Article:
DSO hosts special concert for North Texas kids with autism

The Dallas Symphony Orchestra's "sensory-friendly" concert Sunday was a product of Jaap Van Zweden and his connection to autism. Bradley Blackburn has the story.

DALLAS — It was the same baton, the same bold sounds, and the same celebrated conductor, but Sunday afternoon’s Dallas Symphony Orchestra performance was different and special because of who was listening in the audience.

The Meyerson was filled with North Texas families touched by autism. They came for a free, specially-designed concert where it was okay for autistic children to react, make noises, and even get up during the performance.  It was the first time the DSO has hosted a concert specifically for this audience.

“We’re just a little too loud, sometimes, to go to the movies and do things like this,” said Cary Scheurer, who was seated in the audience to next to her daughter Taylor, 12, who was diagnosed when she was just a baby.

During the concert, Taylor happily clapped along and listened to the music, while her mom wiped away a few happy tears.

“This has been something I’ve always wanted to share with her,” Scheurer said. “It’s just been a little overwhelming.”

The day was orchestrated by DSO Music Director Jaap van Zweden. He’s widely acclaimed for revolutionizing the DSO during his tenure, and he’ll soon take up the baton for the New York Philharmonic. But one of his other passions is his advocacy for autism, rooted in his own family’s experience. His son Benjamin was diagnosed years ago.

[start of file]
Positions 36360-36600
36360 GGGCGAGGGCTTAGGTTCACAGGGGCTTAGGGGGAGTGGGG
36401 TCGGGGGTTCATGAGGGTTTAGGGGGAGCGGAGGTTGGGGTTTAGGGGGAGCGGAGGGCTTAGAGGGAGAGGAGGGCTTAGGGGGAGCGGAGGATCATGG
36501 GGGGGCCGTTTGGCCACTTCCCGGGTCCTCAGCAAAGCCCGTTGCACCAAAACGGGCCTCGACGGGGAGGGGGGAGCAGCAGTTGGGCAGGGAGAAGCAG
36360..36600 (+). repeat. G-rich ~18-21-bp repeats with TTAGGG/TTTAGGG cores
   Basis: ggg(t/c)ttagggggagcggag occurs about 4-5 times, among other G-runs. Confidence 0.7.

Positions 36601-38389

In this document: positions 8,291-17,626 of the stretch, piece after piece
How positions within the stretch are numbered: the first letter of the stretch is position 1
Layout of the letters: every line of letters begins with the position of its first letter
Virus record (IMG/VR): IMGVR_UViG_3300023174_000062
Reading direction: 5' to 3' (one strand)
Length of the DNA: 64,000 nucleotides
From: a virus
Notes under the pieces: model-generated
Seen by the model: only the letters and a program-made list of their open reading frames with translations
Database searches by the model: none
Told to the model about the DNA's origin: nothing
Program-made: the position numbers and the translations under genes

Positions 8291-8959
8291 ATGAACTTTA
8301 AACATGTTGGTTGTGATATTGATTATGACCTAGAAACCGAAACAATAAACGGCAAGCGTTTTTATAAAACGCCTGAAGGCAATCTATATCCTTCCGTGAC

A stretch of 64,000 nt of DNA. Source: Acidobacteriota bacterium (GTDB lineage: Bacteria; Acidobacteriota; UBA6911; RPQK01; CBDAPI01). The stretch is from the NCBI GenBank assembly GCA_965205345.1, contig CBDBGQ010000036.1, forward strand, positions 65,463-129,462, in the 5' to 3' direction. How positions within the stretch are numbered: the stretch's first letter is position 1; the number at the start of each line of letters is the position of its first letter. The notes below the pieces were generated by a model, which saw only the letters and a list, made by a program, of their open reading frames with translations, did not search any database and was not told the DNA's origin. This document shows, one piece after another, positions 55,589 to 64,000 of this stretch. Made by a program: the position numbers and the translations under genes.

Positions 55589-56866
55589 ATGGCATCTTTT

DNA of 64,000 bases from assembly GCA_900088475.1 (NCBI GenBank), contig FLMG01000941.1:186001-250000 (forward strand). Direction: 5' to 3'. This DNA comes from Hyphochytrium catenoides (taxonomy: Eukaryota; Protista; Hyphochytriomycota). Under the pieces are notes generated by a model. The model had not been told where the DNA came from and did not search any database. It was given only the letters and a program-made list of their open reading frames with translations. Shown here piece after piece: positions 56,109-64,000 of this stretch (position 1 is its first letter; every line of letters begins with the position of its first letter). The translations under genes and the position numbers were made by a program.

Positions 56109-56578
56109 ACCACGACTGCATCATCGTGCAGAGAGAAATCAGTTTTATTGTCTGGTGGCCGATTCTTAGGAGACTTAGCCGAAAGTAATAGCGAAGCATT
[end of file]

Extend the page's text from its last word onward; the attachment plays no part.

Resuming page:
“I strongly believe that every person has a soul, and we should also feed their souls,” van Zweden told News 8’s Ron Corning in a recent interview.

He recounted how music has been pivotal for his own son, who did not speak until he was 7 years old.  Today, he’s in his mid 20’s and speaks multiple languages, but it was a song that helped him utter a word for the first time.

“We were always singing songs for him, and he liked that.  And by accident, we forgot one little word in a song, and he got really excited about it,” van Zweden said.

He and his wife encouraged Benjamin to fill in the blank with the correct word.  It took took months of singing and practice, but it worked.

“He finally said his first word, and it was a part of that song,” he said.

Science has shown that music and music therapy can have great results for autistic kids.  Today in the concert hall, you could see and hear how the symphony’s performance resonated with kids and their parents.

Taylor Scheurer enjoyed it so much, she happily clapped and had a request.

“More!” she said.

Copyright 2016 WFAA


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